This miniseries of blogs and content will be focused on Light.
It is probably one of the easiest of the core pillars of Biophilic Design to get right (and oh so wrong).
I did not know how important my relationship with light was until I entered my 20’s. (Disclaimer: the next bit is not meant to sound like a game of top trumps – facts are facts)
For me up until that point day and night (Circadian Rhythm) pretty much fitted a perfect 12-hour cycle.
You see, South Africa is not as far away from the equator as the UK (don’t let the pesky maps trick you into believing otherwise) so the daylight difference between summer and winter is only 3 hours or so.
It’s great for no drinking before sundown or up at dawn rules because you’ll normally have a beer in hand by 19:30 or be up at 05:30 at the earliest. Winter on the highveld is dry and cold so there are months of ‘short’ days with not a cloud to be seen.
Summer has its rainy days, but annually the sun shines powerfully for over 70% of the time.
Compare that with London and there is a stark difference. The long summer days are nearly 9 hours longer than the shortest winter day. There is no wet/dry season so actual sunlight hours account for a mere 30% of our days…
It’s little wonder when I moved to the UK that my mood, productivity and motivation took a massive hit every October when the days began to draw in. Eventually, I learned that I was suffering from S.A.D. (Seasonal Affective Disorder) where my brain (well, my hypothalamus to be exact) is unable to operate properly because of poor access to sunlight. You can read more about S.A.D on the NHS website.
You may now be putting two and two together and realising that perhaps you suffer from the winter blues too.
Access to sunlight is not always something that we can bring into the office; certain work environments even require strict levels of control over the levels (or type) of light that is permitted.
Physiologically we need sunlight to operate properly, and if you are able to gain access to some while you work it’ll only benefit you in the long run, but bright light can be used as a substitute. However, the brightness of the light source is not the only factor that needs consideration.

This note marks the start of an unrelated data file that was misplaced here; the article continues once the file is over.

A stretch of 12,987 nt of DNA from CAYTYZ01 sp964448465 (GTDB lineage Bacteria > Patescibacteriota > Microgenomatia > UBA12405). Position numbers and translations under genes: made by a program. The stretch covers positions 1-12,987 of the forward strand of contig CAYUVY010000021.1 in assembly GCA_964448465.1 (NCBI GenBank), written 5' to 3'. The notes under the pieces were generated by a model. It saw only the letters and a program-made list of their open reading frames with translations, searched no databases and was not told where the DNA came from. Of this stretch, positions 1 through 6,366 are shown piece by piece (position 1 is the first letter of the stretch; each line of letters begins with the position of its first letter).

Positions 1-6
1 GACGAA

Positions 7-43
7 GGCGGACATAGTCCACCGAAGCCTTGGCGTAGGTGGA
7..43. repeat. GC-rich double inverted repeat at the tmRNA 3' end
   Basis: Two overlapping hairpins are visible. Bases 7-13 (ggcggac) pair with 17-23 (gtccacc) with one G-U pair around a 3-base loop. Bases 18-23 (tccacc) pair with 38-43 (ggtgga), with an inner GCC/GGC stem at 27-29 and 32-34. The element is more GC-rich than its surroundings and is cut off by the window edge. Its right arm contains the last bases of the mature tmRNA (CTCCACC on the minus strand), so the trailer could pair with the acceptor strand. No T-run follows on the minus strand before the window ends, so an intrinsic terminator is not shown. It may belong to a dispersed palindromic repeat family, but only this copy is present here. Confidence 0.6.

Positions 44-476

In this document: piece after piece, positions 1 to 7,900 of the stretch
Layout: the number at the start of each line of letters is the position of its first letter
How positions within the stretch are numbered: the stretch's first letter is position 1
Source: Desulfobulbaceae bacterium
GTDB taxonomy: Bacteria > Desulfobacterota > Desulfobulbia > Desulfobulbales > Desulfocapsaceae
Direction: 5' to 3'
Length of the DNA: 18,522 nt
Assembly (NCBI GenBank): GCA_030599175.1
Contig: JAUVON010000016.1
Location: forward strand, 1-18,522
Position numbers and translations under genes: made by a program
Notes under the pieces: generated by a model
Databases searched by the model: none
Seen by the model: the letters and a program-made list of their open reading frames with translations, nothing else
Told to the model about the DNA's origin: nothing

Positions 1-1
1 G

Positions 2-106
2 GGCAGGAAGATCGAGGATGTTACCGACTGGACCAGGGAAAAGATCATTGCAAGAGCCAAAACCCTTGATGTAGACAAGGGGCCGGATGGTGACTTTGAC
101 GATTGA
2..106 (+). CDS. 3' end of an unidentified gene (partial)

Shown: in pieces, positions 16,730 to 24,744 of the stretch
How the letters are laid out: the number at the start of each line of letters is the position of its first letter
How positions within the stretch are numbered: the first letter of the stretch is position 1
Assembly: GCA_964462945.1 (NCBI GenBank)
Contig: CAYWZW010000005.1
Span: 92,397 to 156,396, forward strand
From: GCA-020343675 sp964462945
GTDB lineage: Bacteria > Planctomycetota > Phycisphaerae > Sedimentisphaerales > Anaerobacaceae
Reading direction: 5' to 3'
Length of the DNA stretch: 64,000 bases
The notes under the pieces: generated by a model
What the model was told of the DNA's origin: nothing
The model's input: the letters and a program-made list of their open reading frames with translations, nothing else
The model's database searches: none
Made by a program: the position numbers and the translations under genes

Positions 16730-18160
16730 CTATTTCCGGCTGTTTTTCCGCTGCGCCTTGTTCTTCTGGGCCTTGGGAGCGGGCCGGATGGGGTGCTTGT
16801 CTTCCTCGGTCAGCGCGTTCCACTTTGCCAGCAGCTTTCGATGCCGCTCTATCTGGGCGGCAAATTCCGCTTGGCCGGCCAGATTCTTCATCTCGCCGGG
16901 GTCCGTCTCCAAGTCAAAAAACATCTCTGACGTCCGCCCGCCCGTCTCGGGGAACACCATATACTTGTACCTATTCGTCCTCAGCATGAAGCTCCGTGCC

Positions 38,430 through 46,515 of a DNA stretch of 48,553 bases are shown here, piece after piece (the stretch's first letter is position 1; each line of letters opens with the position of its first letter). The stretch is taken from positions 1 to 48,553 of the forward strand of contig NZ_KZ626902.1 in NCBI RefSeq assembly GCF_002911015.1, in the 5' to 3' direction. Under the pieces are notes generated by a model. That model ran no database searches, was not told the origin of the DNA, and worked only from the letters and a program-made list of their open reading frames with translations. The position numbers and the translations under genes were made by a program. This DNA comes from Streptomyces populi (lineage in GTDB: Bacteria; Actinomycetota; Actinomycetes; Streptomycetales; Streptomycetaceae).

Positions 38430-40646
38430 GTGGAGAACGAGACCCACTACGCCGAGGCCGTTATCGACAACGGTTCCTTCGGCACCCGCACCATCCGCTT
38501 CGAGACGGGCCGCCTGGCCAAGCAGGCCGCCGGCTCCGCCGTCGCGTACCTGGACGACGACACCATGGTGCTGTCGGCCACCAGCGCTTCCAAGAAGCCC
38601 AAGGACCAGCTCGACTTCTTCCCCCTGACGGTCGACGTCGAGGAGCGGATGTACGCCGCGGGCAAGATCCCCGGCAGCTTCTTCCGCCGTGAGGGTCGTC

Imagine being outdoors: not a single space is uniformly lit, different areas and times have different brightness levels and temperatures (colours) of light.
Some light makes us feel uneasy or unsafe, other light is calming and comforting. These are all factors that you can artificially control easily with modern LED lighting and controllers. For example, I started using Phillips Hue smart lights, which we have dotted all around our home and workspaces.
These colours or temperatures are measured in Kelvin (K) – red light is warm, blue light is cold. The idea is to tailor the light space in your office (or home) to suit what you want to achieve with the room.
General workspaces with cool/cold light (5000-6000K) exhibit higher levels of productivity and alertness.
Rest areas and breakout rooms need to be places where people feel safe, with a warmer light temperature (2000-4000K).
Conference and meeting rooms that need alertness and good levels of productivity have the added requirement of being welcoming: these spaces are best suited to our mid temperature light colours (4000-5000K).
You can easily make or break the success of a business with light alone.
Everything must have balance! Darkness is a resource that we all need but don’t pay much attention to (except perhaps for photographers and those of you that run a cinema!), but actually if we don’t have enough darkness then we don’t perform when it is light.
For many of us, work eats into our early mornings and evenings. We are still trying to be hyper-productive during our dusk and dawn hours. Being saturated by bright cold light during these times plays a massive roll on the way that we go about our day and how we sleep.
Without correct sleep, well, we just don’t function properly. Missing one night’s sleep has more of a detrimental cognitive effect than a blood alcohol level of 0.1% (illegal to drive in the UK).
Imagine how stressed you would feel if you were shocked out of deep sleep by a wild leopard landing on your bed. Your day from then on would be a bit of a mess, right?
This is what our bodies think is happening when that alarm clock goes off and the bedroom light gets switched on. Then before our cortisol and adrenalin get a chance to drop, we jump into the morning commute, into our stressful work environments where we work into the evening, and then force ourselves to sleep at the flick of a light switch.
None of that day carries the natural hallmarks of a healthy circadian rhythm (remember I mentioned that earlier).
Luckily, in swoop those fancy smart lights that we can use to create an artificial sunrise/sunset that has warm dim light that gradually increases in intensity and colour until we reach our daylight levels.
As we reach the end of our day, the lights begin to dim and warm again giving us a gradual wind down into the restful evening and night.
Laura-Anne and I have this kind of setup that creates a steady circadian rhythm year round in our home and our offices. Those of you eagle-eyed enough may have noticed the lights in my office doing this during our morning online networking meetings.
These tactics can be used at home and in the office to give us a more natural flow to our days (and nights) and give us the optimum chance of being our best when we are working.
Have you considered the way that you use light in your environment? What experiences do you have with the way light affects you? Would you like to find out more about how nature can boost workplace wellbeing? Please leave a comment – I’m very happy to help.
Next time, we will be talking about our second biophilic pillar: Water. If there is anything you’d like to know about this key element, get in touch and perhaps it’ll find its way into the next blog!